21 September 2010

Fantasy Card Games - Why Play?

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I began to invest in war games early in life. They often satisfied my need to create my own fun. Naturally they led me to electronic gaming and I would guess that this is similar for fellow gamers. Despite the fact that I felt led to enjoy these by responsible establishments, some shame remained when ever I wanted to play.

Comparison to video games
Among the most successful fantasy card games released in the last 16 years that I have played are Legend of the Five Rings, Pokemon, and Star Trek CCG. Many of these have been regrettably redesigned into computer games. I don't dislike video games for the reason that they are like a sibling to physical games, as both of them are a combination of the same ideas, but they both have opposite results in human development. It shouldn't go unsaid that the money spent on either is about the same. Contrasting production of digital games to fantasy card games; in 1996, 616 computer games and 17 fantasy card games were produced. I gathered this information from GamesAreFun.com and Wikipedia.org.

Influenced by Family and School
I suppose it's do to the fact that fantasy card games assist social interaction and planning that I remember being encouraged to play board games by my teachers at a young age, and was even cheered for when I volunteered to be the score keeper. I once had an assignment in elementary school for math class to create a board game. This was the first and probably the last time I ran home excited to start an assignment. The game I created was naturally my first of what would soon be lots of fantasy card games. This was the nudge to begin a long road for me, because I didn't stop creating, even though the majority of what I thought of was forgotten. Besides playing fantasy card games, school got me reading and writing fantasy books including The Lion, the Witch and the Wardrobe and A Midsummer Night's Dream. Computer games still win out over books because there are roughly 9000 results in the database on isbndb.com for the fantasy genre, but 25 thousand listings at gamesarefun.com.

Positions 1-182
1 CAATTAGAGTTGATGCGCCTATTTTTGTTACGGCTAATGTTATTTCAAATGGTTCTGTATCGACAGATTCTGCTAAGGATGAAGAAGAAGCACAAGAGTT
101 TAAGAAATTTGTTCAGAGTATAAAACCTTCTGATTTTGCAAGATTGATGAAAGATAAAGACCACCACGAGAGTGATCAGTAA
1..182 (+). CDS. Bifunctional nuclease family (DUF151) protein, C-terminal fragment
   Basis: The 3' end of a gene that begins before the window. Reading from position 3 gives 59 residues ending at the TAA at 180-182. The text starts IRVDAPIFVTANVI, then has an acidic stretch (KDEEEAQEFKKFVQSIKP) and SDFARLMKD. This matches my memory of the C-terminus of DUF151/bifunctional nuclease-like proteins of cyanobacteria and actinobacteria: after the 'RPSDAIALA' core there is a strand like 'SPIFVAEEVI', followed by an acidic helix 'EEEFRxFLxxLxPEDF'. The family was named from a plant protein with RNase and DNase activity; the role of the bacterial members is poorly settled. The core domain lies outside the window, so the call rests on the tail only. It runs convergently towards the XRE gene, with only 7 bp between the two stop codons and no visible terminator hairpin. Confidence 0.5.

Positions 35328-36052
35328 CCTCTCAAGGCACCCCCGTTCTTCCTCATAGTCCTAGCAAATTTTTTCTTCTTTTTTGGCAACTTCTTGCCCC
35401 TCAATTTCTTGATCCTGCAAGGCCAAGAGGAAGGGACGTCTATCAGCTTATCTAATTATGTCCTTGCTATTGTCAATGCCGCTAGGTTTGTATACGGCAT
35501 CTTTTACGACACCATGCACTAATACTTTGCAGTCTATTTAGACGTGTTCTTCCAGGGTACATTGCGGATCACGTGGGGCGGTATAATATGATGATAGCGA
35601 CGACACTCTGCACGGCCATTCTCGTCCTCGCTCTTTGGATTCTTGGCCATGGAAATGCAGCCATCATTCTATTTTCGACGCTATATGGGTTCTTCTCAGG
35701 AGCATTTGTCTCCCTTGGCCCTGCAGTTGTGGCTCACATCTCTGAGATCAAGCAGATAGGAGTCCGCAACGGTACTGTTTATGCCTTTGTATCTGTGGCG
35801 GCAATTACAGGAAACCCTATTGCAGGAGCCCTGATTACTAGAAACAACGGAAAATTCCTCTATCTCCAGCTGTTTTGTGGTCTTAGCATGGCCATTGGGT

Socially allowing fantasy card games.
Fantasy has been more and more abundant as a genre for movies over the last 20 years. According to listings at IMDB.com, the ratio of fantasy titles among all other genres was 1/57 before 1990 and has increased to 1 of 26 and one out of 23 during the last 2 decades respectively. Despite this rising production rate it seems to me that fantasy card games are still thought of as 'uncool'. An opinion that doesn't go unnoticed by those of us who play fantasy card games. My own friends can be sifted into two groups of gamers; the closet gamers, and the proud promoters of individuality. While one of these groups will larp about in the park, the other sticks himself out of the way and conceals the title of his book.

Partially, writing this is an attempt to change which type I fall into and enter the realm of those who shamelessly love fantasy card games. I hope we will all abandon the prejudice that fantasy is desirable in computer games and T.V., but not preferable in physical games. But my real goal is for all of us to turn off the computer screen and try out a better game.

Here are some videos of strategic fantasy card games that highlight most of positive qualities abundant in fantasy. If you're looking to talk with a gaming community there is a forum prepared at this website that is specifically for fantasy card games.

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